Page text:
Ormesby Road, Caister-on-Sea, Norfolk, NR30 5NQ
A simple but functional building by Wearing & Hastings that has been little changed since it was built in the late 1960s. The font and some of the art works are by local artist Denis Ruskin.
Caister-on-Sea was the site of a c.200 AD Roman Saxon shore fort, becoming a small fishing village around the medieval parish church. A holiday camp was established as early as 1906 (possibly the first in England) and became very popular once a railway station was built in the 1920s. The camp held Italian prisoners-of-war in World War II but then hugely expanded after the war. The village also attracting housing, particularly for the retired. Today large caravan parks dominate the coastline and only the North Denes airfield and racecourse separate the built up areas of Great Yarmouth and Caister.
A cemetery chapel had been built on Caister Road by the Jesuits of St Mary, Great Yarmouth in 1866-7, but Catholics on holiday or in the many retirement homes in Caister had to travel to St Mary’s for regular Sunday Mass. Although barely two miles away, this was already very busy in the summer months. The problem became particularly acute after the Second World War, and a decision was taken to make the cemetery chapel a chapel-of-ease to St Mary’s. It was blessed and opened by Bishop Parker of Northampton on 31 October 1948.
In 1965 the Diocese of Northampton purchased a site north of the Caister old cemetery and almost opposite the largest holiday camp, and commissioned Wearing & Hastings of Norwich to design a new church. Their first design of 1966 was a square brick box with a laminated timber pyramidal roof with a flat-roofed block to one side containing the entrance, sacristy, baptistery and storage with WC. A revision in early 1967 re-arranged the entrance to give a larger sacristy and moved the font into the main church but consequently reduced the fixed seating from the original 149 to 120. This is the plan of the church today. The foundation stone was blessed by Bishop Leo Parker on 8 October 1967. The original site allowed for a presbytery and hall with further car parking to the east of the church, but this area was sold for housing c.1990. The 1967 site plan also suggests that the church could be expanded to the north. If the altar was replaced or moved forward after Vatican II, it has remained on the same platform. A curtain has served as a reredos from the start but was heightened c.2010 because of the glare from the wall top windows. The altar platform was also re-carpeted at the same time.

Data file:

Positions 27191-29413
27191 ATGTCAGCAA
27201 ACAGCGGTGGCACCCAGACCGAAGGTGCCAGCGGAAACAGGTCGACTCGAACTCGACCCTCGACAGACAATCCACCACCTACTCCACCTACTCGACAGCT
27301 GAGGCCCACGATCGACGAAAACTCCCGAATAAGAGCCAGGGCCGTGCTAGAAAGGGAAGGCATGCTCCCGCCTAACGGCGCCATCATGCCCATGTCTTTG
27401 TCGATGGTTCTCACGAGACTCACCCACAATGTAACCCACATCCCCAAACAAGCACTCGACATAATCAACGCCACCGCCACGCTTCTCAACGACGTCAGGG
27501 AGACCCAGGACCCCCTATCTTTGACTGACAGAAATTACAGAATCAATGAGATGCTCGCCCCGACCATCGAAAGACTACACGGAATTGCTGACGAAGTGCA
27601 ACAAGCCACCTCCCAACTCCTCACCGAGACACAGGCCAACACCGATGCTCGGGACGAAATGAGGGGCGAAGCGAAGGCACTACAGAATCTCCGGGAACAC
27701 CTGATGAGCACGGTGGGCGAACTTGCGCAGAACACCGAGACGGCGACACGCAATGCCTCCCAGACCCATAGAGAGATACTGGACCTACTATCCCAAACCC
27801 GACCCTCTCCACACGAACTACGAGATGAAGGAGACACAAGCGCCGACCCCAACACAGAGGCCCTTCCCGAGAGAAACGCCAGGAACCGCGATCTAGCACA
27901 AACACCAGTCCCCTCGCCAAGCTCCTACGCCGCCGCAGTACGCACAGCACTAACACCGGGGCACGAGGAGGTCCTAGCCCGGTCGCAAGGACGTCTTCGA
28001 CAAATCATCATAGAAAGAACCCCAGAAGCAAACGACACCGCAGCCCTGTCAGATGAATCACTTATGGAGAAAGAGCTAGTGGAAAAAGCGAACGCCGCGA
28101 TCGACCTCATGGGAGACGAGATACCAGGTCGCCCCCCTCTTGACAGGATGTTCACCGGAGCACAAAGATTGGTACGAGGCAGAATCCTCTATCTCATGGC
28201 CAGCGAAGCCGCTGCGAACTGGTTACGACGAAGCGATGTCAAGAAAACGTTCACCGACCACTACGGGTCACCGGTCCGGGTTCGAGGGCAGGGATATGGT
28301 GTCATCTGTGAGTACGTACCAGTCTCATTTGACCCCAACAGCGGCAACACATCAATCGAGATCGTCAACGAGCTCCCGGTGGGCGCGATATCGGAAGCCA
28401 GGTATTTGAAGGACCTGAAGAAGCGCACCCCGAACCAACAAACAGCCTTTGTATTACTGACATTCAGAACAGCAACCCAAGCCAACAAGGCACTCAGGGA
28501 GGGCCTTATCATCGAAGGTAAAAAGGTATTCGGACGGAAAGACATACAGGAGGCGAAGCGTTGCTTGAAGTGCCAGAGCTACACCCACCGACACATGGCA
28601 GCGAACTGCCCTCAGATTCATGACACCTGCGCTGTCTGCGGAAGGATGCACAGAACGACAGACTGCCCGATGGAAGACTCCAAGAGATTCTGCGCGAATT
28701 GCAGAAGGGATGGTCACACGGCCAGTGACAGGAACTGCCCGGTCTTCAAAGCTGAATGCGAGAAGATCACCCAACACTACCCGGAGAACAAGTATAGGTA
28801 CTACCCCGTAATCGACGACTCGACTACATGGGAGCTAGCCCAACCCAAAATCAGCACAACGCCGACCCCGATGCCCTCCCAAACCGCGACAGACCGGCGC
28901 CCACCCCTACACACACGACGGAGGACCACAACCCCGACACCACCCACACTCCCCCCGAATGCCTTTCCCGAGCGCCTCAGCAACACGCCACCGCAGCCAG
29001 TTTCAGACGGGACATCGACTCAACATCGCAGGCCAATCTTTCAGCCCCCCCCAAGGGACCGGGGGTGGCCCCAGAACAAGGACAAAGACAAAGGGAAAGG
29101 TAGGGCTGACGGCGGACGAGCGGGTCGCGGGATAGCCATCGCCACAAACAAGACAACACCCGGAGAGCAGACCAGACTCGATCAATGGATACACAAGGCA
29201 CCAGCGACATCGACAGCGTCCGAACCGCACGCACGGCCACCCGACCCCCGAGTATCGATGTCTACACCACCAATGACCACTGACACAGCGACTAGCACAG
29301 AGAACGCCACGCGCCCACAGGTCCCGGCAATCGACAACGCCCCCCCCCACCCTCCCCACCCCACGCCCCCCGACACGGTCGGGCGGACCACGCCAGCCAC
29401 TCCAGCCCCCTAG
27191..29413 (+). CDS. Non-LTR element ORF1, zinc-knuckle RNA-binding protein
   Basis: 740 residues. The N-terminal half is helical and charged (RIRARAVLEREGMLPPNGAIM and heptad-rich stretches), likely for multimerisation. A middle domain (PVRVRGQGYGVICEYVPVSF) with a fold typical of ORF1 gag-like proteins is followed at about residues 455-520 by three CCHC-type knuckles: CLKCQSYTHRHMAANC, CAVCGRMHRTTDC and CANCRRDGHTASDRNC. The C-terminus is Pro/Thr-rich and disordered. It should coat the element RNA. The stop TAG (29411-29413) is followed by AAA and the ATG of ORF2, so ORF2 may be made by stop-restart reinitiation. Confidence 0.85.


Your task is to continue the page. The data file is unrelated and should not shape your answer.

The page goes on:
The church continues to be a chapel-of-ease, served from St Mary, Great Yarmouth (qv). Although the Jesuits left St Mary’s in 1962, the dedication of the chapel to St Ignatius is a recognition of their contribution to the development of the mission and parish. The old cemetery chapel on Caister Road has been demolished, but the cemetery is still in use, and contains the graves of several Jesuit priests as well as parishioners from St Mary’s.
The church is aligned north-south, but for the purposes of this report liturgical compass points will be used, i.e. the altar to the east.
The church is built of red-brown bricks in stretcher bond with a concrete pantile roof. There is a band of white painted wooden windows under the eaves of all four walls. To the south side is a flat-roofed block, with a double door entrance flanked by a large white cross rising above the roof line, a hallmark of Wearing & Hastings churches. There are square window to the south wall of the block lighting the sacristy and WC inside. The north wall of the church has a solid double door that is a fire escape.
The interior is open to the stained wood roof with exposed common rafters, the four laminated timber supports rising from each corner to a square ‘purlin’. The continuous high-level windows sit on a concrete ring beam. The pale brick walls below are relieved by the plaster Stations of the Cross and the green curtain reredos against which hangs a crucifix.
Below the south ring beam is a partly open and partly glazed plain timber ‘colonnade’, behind which is the north-south passage with the sacristy beyond. At the centre of the passageway is a small baptistery, the small octagonal stone font sculpted by local artist Denis Ruskin standing in a tiled well (now carpeted). Mr Ruskin also painted the Vision of St Ignatius that hangs behind the baptistery, made the mosaic plinth for the font, carved the wooden font cover topped by a dove and assembled the stone altar. The wooden benches are original to the church.
Architect: Wearing & Hastings
Original Date: 1968
Conservation Area: No
Listed Grade: Not Listed